Great thread. I would edit the part about repairing magazines which where aquired before 2000 and make it read "aquired legally". There are retired LEOs, ex armored car gaurds and those who have given up their high capacity permits who have all legally aquired +10 round mags since 2000 and may need to repair them someday.
Thanks for adding that. Now I don't have to.
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  #17  
Old 01-09-2012, 8:30 AM
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Originally Posted by tenpercentfirearms View Post
I just read the law and this is correct. So if you are on the list, you can receive or import firearms.
However, if you do not have the verification number, you can immediately be removed from the centralized list. I will go change that.

If the FFL does not have the approval number, they can be immediately removed from the centralized list. This puts the dealer in a catch 22 as you are probably correct that you cannot return it without a copy of an FFL.
You might want to add that the CA FFL can not transfer the firearm if they don't have the CFLC number, which means that the firearm has to be shipped back or perhaps be turned over to the police.

The problem with the law is that you have to receive the firearm before you know if the number is there or not.

Federal law requires that you have a copy of the FFL before shipping, so you can annoy the state or the feds.

Quote:
Originally Posted by tenpercentfirearms View Post
The penal code specifically states importation is illegal. You will not be charged with purchasing a large capacity magazine, you will be charged with importation. You still must have a large capacity magazine permit to import magazines. I think that is pretty clear.
Yes, but if you are buying the magazines, then you are exempt from the law. The sale to the FFL is enough to make you exempt. This is why it is an opinion. You are separating the sale from the importation, but it is one and the same transaction.
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  #18  
Old 01-09-2012, 2:23 PM
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Originally Posted by kemasa View Post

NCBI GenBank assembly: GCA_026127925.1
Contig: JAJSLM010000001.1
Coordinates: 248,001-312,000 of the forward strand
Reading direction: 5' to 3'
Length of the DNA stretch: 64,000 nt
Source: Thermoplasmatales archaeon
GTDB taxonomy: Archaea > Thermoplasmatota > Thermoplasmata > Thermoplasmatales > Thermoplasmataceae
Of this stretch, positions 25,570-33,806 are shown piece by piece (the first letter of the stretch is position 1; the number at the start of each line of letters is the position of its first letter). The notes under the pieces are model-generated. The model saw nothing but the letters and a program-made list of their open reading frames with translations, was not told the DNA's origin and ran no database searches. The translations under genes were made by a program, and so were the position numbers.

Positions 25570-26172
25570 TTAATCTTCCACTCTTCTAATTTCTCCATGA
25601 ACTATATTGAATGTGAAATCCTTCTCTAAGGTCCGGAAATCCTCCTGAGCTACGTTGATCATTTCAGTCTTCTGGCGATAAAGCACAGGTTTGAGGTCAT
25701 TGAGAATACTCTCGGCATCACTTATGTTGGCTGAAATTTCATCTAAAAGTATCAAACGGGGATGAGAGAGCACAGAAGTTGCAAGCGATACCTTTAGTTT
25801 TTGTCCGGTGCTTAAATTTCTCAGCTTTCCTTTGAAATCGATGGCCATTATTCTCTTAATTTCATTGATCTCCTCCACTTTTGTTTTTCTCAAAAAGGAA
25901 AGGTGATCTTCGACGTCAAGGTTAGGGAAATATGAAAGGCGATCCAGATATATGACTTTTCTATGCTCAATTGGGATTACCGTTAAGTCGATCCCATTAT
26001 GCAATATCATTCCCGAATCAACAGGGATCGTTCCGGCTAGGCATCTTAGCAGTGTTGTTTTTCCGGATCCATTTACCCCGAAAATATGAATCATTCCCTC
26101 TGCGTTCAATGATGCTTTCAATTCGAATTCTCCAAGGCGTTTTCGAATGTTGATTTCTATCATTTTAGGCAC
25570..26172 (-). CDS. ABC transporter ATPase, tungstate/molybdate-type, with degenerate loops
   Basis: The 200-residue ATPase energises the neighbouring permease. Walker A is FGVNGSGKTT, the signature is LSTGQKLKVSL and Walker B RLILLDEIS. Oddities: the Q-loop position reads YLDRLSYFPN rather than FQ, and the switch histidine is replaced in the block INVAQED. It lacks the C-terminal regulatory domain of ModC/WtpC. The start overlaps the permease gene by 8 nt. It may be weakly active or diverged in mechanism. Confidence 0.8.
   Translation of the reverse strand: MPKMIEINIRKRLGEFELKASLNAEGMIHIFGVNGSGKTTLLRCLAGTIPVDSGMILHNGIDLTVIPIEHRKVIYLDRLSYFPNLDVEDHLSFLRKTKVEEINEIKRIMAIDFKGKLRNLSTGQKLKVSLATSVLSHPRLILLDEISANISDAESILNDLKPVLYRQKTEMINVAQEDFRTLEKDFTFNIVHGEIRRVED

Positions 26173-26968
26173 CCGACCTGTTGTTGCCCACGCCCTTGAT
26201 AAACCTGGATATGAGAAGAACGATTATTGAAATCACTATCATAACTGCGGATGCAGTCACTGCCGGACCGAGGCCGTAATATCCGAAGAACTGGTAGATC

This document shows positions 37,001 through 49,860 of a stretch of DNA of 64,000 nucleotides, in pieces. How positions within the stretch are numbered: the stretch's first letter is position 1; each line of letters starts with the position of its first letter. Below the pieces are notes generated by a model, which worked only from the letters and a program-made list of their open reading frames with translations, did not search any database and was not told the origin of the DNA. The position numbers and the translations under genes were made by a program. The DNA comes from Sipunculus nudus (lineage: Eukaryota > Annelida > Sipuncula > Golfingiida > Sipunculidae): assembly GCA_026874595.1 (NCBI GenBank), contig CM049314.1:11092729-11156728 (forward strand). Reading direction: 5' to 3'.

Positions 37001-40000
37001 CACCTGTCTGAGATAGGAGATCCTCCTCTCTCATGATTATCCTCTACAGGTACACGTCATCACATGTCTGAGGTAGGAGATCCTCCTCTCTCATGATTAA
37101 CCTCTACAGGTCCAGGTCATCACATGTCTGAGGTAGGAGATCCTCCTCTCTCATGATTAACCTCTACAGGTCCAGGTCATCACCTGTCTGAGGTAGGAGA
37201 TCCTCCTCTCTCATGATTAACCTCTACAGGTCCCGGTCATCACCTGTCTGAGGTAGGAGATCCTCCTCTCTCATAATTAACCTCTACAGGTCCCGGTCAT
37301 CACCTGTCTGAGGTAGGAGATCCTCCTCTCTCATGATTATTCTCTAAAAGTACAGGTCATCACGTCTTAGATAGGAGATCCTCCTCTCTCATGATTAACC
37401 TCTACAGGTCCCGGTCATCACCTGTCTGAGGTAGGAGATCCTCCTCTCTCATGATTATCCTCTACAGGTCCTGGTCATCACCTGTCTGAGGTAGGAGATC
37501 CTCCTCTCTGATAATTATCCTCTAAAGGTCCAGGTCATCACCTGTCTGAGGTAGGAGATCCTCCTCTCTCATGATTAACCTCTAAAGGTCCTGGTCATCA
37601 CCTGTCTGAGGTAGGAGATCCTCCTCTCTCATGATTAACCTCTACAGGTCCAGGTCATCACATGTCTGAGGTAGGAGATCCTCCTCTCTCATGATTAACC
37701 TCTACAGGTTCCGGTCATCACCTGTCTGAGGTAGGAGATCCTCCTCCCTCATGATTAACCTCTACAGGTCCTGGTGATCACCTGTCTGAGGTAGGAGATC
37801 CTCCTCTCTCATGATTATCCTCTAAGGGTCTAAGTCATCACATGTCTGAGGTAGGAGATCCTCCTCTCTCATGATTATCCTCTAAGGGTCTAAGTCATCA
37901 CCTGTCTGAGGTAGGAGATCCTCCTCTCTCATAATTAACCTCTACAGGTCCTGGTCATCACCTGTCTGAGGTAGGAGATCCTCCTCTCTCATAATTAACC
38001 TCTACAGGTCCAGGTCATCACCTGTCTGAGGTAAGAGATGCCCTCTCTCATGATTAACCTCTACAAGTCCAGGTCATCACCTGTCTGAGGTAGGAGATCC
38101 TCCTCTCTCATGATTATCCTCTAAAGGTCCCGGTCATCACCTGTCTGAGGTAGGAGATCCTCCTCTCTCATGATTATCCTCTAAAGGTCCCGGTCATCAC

Yes, but if you are buying the magazines, then you are exempt from the law. The sale to the FFL is enough to make you exempt. This is why it is an opinion. You are separating the sale from the importation, but it is one and the same transaction.
Did you import the magazines? Yes? Without an import exemption like a LCM permit, you violated the law. You can claim you found them, bought them, whatever, it doesn't matter. Did the magazines come from out of state and go to you? Yes? Importation. It is that simple.

If they were bought in state, no importation occured and you are fine without an LCM. If they came from out of state and you receive them, you are the importer. It doesn't get any clearer than that.
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  #19  
Old 01-09-2012, 4:05 PM
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Yes, but selling to a FFL is exempt and if selling includes importation, then it is also exempt since once you are exempt, the whole transaction is exempt. Were the magazines sold to a FFL? Yes? Then it is exempt. It really is that simple.

Ask your attorney about it.
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Old 01-09-2012, 9:25 PM
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Originally Posted by kemasa View Post
Yes, but selling to a FFL is exempt and if selling includes importation, then it is also exempt since once you are exempt, the whole transaction is exempt. Were the magazines sold to a FFL? Yes? Then it is exempt. It really is that simple.

Ask your attorney about it.
So if selling to an FFL is exempt, then can I give magazines to an FFL and not violate any rules? Clearly not. Giving or lending magazines is illegal. Period. My 12071 license does not authorize me to give or lend nor does it authorize other people to give or lend magazines.

The person exporting them into the state is not covered by the penal code. My being able to lawfully purchase or buy magazines under the exemption you are talking about in no way applies to the other party. So if a regular guy off the street comes in and wants to sell me some large capacity magazines, he is not exempt because he is not a gun dealer and does not have a LCM permit. He violates the law by offering for sale and/or selling large capacity magazines, even to me someone who is exempt from buying them (which note it isn't illegal to buy them in the first place).